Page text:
I was visiting the Fairfax County courthouse last week with my 14-year-old son’s civics class. One district court judge (who I won’t name here because he was addressing the students) was very frank about the kind of offenders he sees in his courtroom. “I’d say only about 15 percent of the people who come before me are actual criminals,” he said. “The other 85 percent either have drug and alcohol problems, are mentally ill, or just made a very stupid mistake.”
He then went on to point out that the most of the defendants he sees also have very little education, often not even finishing high school — a not so subtle reminder to these kids about why they need continue with theirs.
His observations are pretty much in line with national findings. A third of all prisoners in state jails are serving a drug-related conviction, according to statistics from the U.S. Bureau of Justice. Another study by the National Center for Addiction and Substance abuse notes that “drugs and alcohol are implicated in 78 percent of violent crimes, 83 percent of property crimes and 77 percent of other crimes. In addition, CASA found that 65% of U.S. inmates meet the criteria for for substance abuse .
This also dovetails with what I’ve seen teaching inmates. In fact, when my students are explaining their felony convictions as part of interview practice, one of the most common explanations I hear is “at the time I committed my crime my judgment was clouded by drugs and alcohol.” I also see a lot of obvious mental health issues. And sadly, I have on a few occasions witnessed a true criminal mindset.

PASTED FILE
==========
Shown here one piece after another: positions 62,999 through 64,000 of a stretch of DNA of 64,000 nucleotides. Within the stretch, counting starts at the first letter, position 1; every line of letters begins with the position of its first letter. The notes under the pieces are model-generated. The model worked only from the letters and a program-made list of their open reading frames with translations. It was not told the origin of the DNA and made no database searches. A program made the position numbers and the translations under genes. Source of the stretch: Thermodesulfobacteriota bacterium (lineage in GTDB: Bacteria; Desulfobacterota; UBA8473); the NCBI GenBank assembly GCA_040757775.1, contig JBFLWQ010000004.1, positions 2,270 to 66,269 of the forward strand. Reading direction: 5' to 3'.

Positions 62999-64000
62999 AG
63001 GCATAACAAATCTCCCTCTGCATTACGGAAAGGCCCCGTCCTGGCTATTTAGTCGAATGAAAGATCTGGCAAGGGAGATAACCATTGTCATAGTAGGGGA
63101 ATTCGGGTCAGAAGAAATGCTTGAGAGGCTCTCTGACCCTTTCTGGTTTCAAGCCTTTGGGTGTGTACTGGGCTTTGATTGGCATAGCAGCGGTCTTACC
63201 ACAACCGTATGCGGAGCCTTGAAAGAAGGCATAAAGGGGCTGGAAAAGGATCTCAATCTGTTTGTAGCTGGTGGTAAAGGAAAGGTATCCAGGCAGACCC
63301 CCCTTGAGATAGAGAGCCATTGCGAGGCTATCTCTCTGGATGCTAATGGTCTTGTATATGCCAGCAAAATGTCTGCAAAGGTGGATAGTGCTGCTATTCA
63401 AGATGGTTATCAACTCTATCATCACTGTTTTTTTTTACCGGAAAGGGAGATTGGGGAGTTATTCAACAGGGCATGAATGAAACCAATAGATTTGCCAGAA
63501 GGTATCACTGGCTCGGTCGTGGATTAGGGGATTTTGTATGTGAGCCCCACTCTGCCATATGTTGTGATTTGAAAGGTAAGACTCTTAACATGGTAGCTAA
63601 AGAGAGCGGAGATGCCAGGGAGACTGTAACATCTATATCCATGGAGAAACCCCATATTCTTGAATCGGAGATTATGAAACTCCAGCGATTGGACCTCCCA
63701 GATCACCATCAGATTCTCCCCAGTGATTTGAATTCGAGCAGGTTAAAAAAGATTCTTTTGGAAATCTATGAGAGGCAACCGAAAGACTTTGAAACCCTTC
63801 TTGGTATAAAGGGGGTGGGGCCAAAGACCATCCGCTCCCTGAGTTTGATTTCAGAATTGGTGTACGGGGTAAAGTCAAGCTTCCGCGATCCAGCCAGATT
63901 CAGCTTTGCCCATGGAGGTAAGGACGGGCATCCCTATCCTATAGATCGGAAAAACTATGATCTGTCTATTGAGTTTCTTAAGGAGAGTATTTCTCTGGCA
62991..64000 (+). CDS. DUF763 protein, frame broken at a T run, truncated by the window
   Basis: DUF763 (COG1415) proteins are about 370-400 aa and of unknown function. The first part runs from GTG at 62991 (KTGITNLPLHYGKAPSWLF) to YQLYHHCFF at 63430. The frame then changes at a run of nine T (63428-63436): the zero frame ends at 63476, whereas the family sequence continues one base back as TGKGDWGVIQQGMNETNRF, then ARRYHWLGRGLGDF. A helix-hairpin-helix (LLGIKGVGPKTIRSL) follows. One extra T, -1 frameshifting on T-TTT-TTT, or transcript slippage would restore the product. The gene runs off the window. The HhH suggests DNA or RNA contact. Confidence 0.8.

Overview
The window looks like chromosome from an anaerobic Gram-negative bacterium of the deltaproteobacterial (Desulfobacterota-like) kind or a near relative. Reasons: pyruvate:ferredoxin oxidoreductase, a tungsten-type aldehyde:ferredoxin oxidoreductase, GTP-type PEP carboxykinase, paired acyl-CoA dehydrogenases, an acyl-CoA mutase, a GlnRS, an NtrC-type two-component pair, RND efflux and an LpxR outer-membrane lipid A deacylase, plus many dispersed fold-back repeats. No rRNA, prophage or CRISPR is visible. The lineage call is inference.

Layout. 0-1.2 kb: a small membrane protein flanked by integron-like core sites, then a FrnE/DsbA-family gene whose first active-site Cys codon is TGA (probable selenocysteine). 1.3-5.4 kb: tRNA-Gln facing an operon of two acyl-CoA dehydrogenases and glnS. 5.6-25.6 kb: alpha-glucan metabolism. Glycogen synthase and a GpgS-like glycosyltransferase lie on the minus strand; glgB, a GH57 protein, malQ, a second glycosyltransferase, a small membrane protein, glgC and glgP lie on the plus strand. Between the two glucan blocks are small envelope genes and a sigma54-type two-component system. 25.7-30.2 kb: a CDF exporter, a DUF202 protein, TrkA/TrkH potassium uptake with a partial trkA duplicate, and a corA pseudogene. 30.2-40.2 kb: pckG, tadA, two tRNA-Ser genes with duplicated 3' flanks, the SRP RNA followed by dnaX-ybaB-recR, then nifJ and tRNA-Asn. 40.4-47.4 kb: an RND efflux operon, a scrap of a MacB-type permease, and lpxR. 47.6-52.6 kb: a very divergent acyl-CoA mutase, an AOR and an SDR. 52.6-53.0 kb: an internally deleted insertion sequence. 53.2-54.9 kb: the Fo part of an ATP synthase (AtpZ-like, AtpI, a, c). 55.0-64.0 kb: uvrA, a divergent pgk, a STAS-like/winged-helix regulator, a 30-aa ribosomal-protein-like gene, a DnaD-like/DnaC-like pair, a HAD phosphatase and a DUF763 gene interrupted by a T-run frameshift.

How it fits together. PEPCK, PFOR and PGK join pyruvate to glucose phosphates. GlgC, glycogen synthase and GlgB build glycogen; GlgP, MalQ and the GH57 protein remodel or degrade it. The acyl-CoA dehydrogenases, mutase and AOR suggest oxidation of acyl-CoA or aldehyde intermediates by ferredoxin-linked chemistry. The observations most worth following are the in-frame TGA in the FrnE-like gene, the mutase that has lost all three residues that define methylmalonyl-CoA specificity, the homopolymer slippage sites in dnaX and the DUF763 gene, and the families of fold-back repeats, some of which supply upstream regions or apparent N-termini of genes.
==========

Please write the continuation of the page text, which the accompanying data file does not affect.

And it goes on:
The a reason I bring this up is that in order to put your past behind you it is critical that you know what kind of felon you are. Denial does nothing for you here. You’ve done your time, you might as well acknowledge why. There is a difference between stealing money for the sheer thrill of it and doing something because you’re not in your right mind. You’re responsible for both, of course. But if you identify the cause you’re more than likely to be able to identify the steps you need to take to put it behind you — and to make sure you don’t repeat it.
So ask yourself, what kind of felon are you? What’s the why behind your crime? And what are you going to do about it?